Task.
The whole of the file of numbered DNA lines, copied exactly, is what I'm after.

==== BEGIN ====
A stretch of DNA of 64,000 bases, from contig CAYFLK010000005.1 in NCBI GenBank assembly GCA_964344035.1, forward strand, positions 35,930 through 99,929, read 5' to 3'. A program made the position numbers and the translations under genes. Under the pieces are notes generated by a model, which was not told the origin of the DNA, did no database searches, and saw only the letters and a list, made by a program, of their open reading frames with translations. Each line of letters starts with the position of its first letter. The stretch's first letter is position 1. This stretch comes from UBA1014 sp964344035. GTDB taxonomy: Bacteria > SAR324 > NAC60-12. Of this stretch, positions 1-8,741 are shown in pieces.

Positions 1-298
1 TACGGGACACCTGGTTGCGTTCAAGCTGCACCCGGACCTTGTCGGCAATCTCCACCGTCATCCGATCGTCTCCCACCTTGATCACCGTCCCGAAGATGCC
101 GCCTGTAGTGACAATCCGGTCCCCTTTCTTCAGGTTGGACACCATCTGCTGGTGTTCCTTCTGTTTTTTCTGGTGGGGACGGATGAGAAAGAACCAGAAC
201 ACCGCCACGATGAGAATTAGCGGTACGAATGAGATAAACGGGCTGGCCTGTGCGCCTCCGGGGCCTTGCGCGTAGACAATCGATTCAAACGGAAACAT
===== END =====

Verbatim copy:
A stretch of DNA of 64,000 bases, from contig CAYFLK010000005.1 in NCBI GenBank assembly GCA_964344035.1, forward strand, positions 35,930 through 99,929, read 5' to 3'. A program made the position numbers and the translations under genes. Under the pieces are notes generated by a model, which was not told the origin of the DNA, did no database searches, and saw only the letters and a list, made by a program, of their open reading frames with translations. Each line of letters starts with the position of its first letter. The stretch's first letter is position 1. This stretch comes from UBA1014 sp964344035. GTDB taxonomy: Bacteria > SAR324 > NAC60-12. Of this stretch, positions 1-8,741 are shown in pieces.

Positions 1-298
1 TACGGGACACCTGGTTGCGTTCAAGCTGCACCCGGACCTTGTCGGCAATCTCCACCGTCATCCGATCGTCTCCCACCTTGATCACCGTCCCGAAGATGCC
101 GCCTGTAGTGACAATCCGGTCCCCTTTCTTCAGGTTGGACACCATCTGCTGGTGTTCCTTCTGTTTTTTCTGGTGGGGACGGATGAGAAAGAACCAGAAC
201 ACCGCCACGATGAGAATTAGCGGTACGAATGAGATAAACGGGCTGGCCTGTGCGCCTCCGGGGCCTTGCGCGTAGACAATCGATTCAAACGGAAACAT